Dokars on the Way Out: Bali
On that afternoon on Jl. Kartini in Denpasar, Moh Kusnan, 65, chatted with two of his colleagues; Dewa Ngurah and Wayan Pinen. The three are owners and drivers of the steadily disappearing horse-drawn carts known here as dokar. The three were involved in a discussion over the declining number of passengers utilizing the carts. Nowadays, Kusnan said, there were only a handful of traders and buyers at the traditional markets that used the dokar. “Not many people want to go by horse-drawn cart anymore,” he said.
Kusnan works from 8 a.m. to 5 p.m. every day, which includes a brief trip home to feed his horse. He earns an average of Rp 30,000 (US$3.30) to Rp 50,000 per day. He sets aside Rp 15,000 of his income to buy grass for his horse.
The cart tariff is relatively cheap, Rp 5,000 to Rp 10,000, depending on the distance. One cart is capable of accommodating three passengers. From Badung market to near Puputan square, or vice versa, for example, the fare is only Rp 5,000, while from Sudirman area to Sanglah it is Rp 10,000.
Foreign tourists sometimes choose to go by dokar to enjoy sightseeing tours across downtown Denpasar, Kusnan said.
“But, that rarely happens,” he added.
Tourist guides usually order cart drivers one day in advance. For one trip around the city, Kusnan can receive Rp 25,000 to Rp 50,000.
He recalled a period in the 1980s when the carts were the most favored means of transportation among residents of Denpasar. At that time, the number of dokar in the city stood at around 400, he said. However, due to technological advances, the father of four said, the carts had increasingly been replaced by motorcycles and cars.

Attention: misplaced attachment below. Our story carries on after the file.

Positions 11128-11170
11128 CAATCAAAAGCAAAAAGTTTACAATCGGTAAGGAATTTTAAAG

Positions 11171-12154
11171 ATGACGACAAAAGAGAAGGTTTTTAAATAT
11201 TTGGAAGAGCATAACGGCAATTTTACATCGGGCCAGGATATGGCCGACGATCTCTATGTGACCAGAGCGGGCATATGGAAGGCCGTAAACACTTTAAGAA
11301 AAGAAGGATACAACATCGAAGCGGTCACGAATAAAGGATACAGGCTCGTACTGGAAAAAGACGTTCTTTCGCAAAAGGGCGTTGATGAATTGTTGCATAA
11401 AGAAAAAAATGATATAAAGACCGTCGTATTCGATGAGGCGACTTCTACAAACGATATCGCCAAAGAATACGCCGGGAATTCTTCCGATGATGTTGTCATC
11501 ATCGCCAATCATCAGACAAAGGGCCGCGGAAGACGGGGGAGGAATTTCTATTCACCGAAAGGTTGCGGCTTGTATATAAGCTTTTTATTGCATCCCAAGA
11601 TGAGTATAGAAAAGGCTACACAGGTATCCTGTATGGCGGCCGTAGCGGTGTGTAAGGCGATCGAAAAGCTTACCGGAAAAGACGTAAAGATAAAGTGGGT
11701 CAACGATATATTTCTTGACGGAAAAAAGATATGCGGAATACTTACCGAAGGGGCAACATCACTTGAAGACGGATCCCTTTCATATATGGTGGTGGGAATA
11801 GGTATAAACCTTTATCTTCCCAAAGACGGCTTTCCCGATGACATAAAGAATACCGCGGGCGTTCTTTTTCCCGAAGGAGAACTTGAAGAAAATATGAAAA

Public transportation, he said, had been taken over by motorcycle taxis and motorized three-wheeled vehicles known as bemo.
Dokar are no longer found at the Tegal bus terminal, which was once dominated by the carts serving Denpasar. Kusnan and 30 other cart drivers now prefer to operate around Badung, Kumbasari and Kreneng traditional markets.
“We had to move closer to our customers — traders and buyers at the markets here. There are only 20 to 30 carts operating now. The other cart drivers have switched to other professions,” Kusnan said.
“If this wasn’t a sort of hobby for me, I too would have searched for another job,” Pinen, 45, said.
Kusnan added due to the carts’ declining popularity, there is no new generation of drivers willing to operate horse-drawn carts in Denpasar.
“Even my children … none of them want to do it,” he said.
The horse-drawn carts could very well disappear, possibly within the next five to 10 years, Kusnan said.
Ni Wayan Rentig, a cart customer from the markets, said she preferred to use carts because the fare was cheaper than other modes of transportation and the drivers would take their passengers to the very front door of their houses. Most drivers even helped their customers unload the cart, she added.
“A taxi could do the same thing, but the fare would be very expensive compared to a dokar. Using a motorcycle taxi is impossible because I usually bring a lot of goods from the market. The carts offer a lot of space to carry goods,” Rentig said, adding she only had to pay Rp 10,000 for a trip home from the markets.
Rentig hoped the carts would be able to survive in Denpasar as her grandchildren often asked for rides on them.
A Denpasar administration spokesman, Made Erwin Suryadharma Sena, conveyed a similar expectation.
“We will try to help maintain the existence of the carts by holding an annual cart-decorating competition in conjunction with the commemoration of Denpasar’s anniversary,” Erwin said.
The city administration, Erwin said, had provided the cart drivers with tour training sessions in which they were shown how to drive safely on the thoroughfares and take care of their carts and their horses’ health.
A private sponsor had even given them uniforms, he added.
“In reality, however, not all tourists are willing to go by the carts and we can not force them to,” Erwin said, adding the city would incorporate traveling by horse-drawn cart into the 2008 city tour program.